Risk factors correlated with the development of sepsis during pregnancy are as follows. Obstetric-related risk factors: group A streptococcal infection in close contacts/family members; a history of group B streptococcal infection; the induction of labor; invasive procedures such as amniocentesis and cervical cerclage, prolonged rupture of membranes; instrumented or cesarean delivery; a lack of prenatal care; mastitis; preeclampsia; postpartum hemorrhage; retained products of conception; the use of antibiotics within 2 weeks of birth, including prophylaxis for cesarean sections; and wound hematoma. Patient-related risk factors: anemia; chronic hypertension; diabetes mellitus; decreased function of the spleen; group A streptococcal infection in patients with close contact with individuals with a history of pelvic infection; immunosuppression; obesity; poverty; and poor nutrition.42–48
The most commonly reported pathogens in maternal sepsis include Escherichia coli, Streptococcus, Staphylococcus, and other gram-negative bacteria.49–51Streptococcus type A, although currently infrequent, may cause maternal sepsis following abortion or labor and cause shock, with a mortality of 30%–60%.52–55 Group A streptococcal infections are invasive, and toxin production allows the organism to spread across tissue planes and cause necrosis while evading containment and abscess formation by the maternal immune system.53–57 Maternal sepsis caused by Candida has been reported. Maternal Candida sepsis could cause chorioamnionitis, stillborn birth, abortion, preterm birth, and congenital Candida infection in newborns.58–61 The reported rare microorganisms in maternal sepsis include Clostridium innocuum, Clostridium novyi, Plasmodium vivax, and Chlamydia psittacosis.28,62–64Figure 3 shows the organisms isolated from maternal blood cultures in sepsis during pregnancy and the puerperium.3,33,49,51,65–72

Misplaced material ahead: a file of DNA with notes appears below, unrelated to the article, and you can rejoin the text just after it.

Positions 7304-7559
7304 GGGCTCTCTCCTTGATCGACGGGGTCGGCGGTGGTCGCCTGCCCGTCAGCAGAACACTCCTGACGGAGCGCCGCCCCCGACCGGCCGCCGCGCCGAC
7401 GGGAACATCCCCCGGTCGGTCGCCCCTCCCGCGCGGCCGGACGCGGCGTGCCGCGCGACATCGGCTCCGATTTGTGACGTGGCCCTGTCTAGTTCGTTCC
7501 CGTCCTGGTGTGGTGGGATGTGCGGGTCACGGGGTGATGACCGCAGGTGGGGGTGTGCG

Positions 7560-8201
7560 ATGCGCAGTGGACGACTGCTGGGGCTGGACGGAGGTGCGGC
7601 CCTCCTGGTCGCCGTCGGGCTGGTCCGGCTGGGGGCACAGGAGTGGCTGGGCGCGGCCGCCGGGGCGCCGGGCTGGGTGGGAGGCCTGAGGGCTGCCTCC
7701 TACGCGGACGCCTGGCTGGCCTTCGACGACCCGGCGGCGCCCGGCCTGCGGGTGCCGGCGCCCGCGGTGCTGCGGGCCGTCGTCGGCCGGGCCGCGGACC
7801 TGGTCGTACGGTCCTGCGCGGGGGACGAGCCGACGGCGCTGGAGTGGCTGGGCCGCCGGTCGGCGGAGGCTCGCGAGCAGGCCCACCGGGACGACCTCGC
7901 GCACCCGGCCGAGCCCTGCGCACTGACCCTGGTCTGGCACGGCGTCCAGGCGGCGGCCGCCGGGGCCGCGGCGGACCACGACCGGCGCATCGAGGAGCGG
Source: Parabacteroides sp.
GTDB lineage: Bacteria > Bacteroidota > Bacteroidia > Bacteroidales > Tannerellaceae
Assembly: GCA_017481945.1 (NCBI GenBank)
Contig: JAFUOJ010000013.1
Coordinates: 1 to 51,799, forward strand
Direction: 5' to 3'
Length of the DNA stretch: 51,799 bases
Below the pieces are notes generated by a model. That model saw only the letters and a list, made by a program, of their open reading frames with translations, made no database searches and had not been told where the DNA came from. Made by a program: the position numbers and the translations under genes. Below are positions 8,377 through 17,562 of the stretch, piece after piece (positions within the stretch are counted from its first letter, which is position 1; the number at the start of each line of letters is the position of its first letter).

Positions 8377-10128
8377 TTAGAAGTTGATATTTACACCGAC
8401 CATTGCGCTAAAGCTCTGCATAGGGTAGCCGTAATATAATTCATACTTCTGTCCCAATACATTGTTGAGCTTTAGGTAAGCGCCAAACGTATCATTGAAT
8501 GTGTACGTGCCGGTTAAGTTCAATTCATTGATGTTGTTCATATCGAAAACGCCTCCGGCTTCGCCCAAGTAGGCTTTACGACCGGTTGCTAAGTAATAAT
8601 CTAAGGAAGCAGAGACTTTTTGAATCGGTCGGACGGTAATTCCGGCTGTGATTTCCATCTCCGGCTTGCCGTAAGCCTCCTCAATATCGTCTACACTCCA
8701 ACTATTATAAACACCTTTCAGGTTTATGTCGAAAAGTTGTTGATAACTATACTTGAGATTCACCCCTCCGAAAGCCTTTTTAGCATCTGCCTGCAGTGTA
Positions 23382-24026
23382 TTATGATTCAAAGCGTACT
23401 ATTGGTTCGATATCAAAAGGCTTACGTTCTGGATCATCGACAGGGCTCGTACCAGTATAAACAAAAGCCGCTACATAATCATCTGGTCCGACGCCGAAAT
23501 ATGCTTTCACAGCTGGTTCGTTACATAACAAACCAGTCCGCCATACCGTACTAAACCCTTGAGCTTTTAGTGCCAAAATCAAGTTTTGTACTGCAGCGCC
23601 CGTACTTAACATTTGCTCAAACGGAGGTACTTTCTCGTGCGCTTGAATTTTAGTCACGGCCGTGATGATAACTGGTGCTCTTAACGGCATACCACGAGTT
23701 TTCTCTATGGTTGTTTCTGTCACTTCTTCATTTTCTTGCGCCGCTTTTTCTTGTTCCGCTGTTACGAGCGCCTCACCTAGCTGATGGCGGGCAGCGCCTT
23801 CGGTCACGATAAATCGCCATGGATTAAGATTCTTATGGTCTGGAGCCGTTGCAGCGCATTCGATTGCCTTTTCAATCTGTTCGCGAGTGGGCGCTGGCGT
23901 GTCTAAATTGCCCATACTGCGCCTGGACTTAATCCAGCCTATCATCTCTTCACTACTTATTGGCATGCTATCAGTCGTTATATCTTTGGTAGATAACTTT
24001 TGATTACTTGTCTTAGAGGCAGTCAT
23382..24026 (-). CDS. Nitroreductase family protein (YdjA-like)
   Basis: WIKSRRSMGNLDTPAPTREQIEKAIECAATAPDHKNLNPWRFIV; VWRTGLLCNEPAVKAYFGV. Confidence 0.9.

Screening and diagnosis
To recognize maternal sepsis early, many early warning scores have been developed. Bauer et al. studied screening tools for sepsis in pregnant women.51 The sensitivity and specificity of sepsis screening tools with the highest to lowest sensitivity were systemic inflammatory response syndrome, maternal early warning, and quick sequential organ failure assessment (qSOFA) criteria, and the highest to lowest specificity were qSOFA, maternal early warning, and systemic inflammatory response syndrome. Foeller and Gibbs proposed an obstetrically modified qSOFA.46 Currently, there are no ideal screening tools for sepsis in pregnancy. Table 1 shows the common screening tools for sepsis in pregnancy.25,46,73–76 The diagnosis of sepsis is based on a sequential organ failure assessment (SOFA) score of ≥2 with a suspicion of infection. In individuals with no baseline disease, the initial SOFA score should be zero. The higher SOFA score, the probability of mortality is more increased. The present definition of sepsis emphasizes signs of organ dysfunction rather than signs of infection. The main diagnosis procedures include blood cultures and cultures from any suspected source of infection, additional laboratory tests, and imaging to confirm the suspected anatomic site of infection.25,32Table 2 shows the SOFA score criteria.77
The differential diagnoses include hypovolemic or hemorrhagic shock, pulmonary embolism, myocardial infarction, acute pancreatitis, diabetic ketoacidosis, primary adrenal insufficiency, and transfusion reaction.45
The management includes initial respiratory and haemodynamic stabilization, the initiation of empiric antimicrobial treatment with broad-spectrum agent therapy within the first hour of diagnosis, source control within the first 12 hours if possible, and the prevention of complications and sequelae.
The elements of the 2018 bundle, intended to be initiated within the first hour, include blood cultures before antibiotics, lactate measurement, the administration of broad-spectrum antibiotics, the administration of a 30 mL/kg crystalloid fluid bolus in cases of hypotension or high serum lactate levels of at least 4 mmol/L, and the administration of vasopressors to maintain a mean arterial pressure of at least 65 mm Hg.78–80Figure 4 shows the main management of sepsis during pregnancy and the puerperium.32